Automating Cooperation Decreases the Cost of Coordination

If every time a group of people need to work together they need to agree on how they work together, who is involved, and expectations, the cost of cooperation would grow with the number of people (possibly exponentially). By automating established norms, practices, and processes, the cost of coordination goes down because you are no longer solving the same problems repeatedly.

See also:

  • Organizational Linter

    An automated system that eliminates a class of feedback when reviewing a work product. Similar to how code formatters like prettier work to remove code style comments during code review, an organizational linter can take an opinionated, repetitive form of feedback and automate it. This frees up time because automating cooperation decreases the cost of coordination.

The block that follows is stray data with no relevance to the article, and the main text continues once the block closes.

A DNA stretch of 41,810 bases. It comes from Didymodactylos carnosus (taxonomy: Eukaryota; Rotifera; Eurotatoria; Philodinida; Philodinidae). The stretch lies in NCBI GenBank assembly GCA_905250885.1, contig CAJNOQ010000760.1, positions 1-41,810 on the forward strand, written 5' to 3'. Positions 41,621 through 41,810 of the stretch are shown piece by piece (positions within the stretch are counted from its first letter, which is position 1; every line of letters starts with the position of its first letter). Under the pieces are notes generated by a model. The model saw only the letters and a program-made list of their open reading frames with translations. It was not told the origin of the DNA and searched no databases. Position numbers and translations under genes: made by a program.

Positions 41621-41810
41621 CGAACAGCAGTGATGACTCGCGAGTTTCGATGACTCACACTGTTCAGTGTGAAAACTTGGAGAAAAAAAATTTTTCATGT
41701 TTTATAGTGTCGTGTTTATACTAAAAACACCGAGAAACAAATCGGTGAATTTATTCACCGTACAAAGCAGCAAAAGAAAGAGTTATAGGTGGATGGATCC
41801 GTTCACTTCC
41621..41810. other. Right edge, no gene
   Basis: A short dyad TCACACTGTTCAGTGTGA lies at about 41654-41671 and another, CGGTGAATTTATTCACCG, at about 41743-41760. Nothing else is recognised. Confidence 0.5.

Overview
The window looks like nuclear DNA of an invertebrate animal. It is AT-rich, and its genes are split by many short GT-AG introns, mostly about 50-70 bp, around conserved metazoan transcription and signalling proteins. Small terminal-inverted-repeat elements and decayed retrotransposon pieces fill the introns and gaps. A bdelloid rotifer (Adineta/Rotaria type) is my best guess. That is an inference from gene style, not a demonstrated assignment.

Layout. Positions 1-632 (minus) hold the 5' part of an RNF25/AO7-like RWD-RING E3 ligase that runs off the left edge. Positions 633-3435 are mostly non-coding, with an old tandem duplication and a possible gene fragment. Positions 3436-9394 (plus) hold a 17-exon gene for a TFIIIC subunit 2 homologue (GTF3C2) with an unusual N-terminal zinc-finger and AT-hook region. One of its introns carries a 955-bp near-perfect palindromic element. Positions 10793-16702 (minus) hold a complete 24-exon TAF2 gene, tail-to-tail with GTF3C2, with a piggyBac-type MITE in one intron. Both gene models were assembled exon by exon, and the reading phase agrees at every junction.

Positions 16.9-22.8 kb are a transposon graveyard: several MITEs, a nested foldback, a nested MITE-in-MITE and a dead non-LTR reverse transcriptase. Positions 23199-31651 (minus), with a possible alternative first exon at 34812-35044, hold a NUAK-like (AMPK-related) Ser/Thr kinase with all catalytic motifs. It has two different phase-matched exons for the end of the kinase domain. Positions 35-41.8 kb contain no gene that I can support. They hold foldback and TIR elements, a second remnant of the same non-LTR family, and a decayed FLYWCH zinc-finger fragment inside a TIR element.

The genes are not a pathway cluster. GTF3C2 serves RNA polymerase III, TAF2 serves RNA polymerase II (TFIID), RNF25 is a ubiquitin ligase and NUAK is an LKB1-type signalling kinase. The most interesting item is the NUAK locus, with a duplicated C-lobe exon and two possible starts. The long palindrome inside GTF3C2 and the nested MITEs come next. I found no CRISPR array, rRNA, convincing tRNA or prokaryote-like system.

• There Are Surprisingly Few Product Engineers

    Product engineers solve user problems, but why are there so few of them?

  • Spell Check Test

    When designing a review processes within an organization, tease apart the different functions of how the process works then ask which parts are more like ‘spell check’. Anything that is more like spell check should be automated and human reviewers can focus on a higher level concerns.

  • Automation Reduces Marginal Cost of Nonautomated Tasks

    In a recent study, researches looked at the effects of automation on in a supermarket. They found that by automating the process of collecting payment, productivity of the non-automated task of scanning items increased 10%. An explanation for the improvement is that automation enabled specialization and specialization reduces the marginal cost of the other tasks which increases effort and therefore productivity.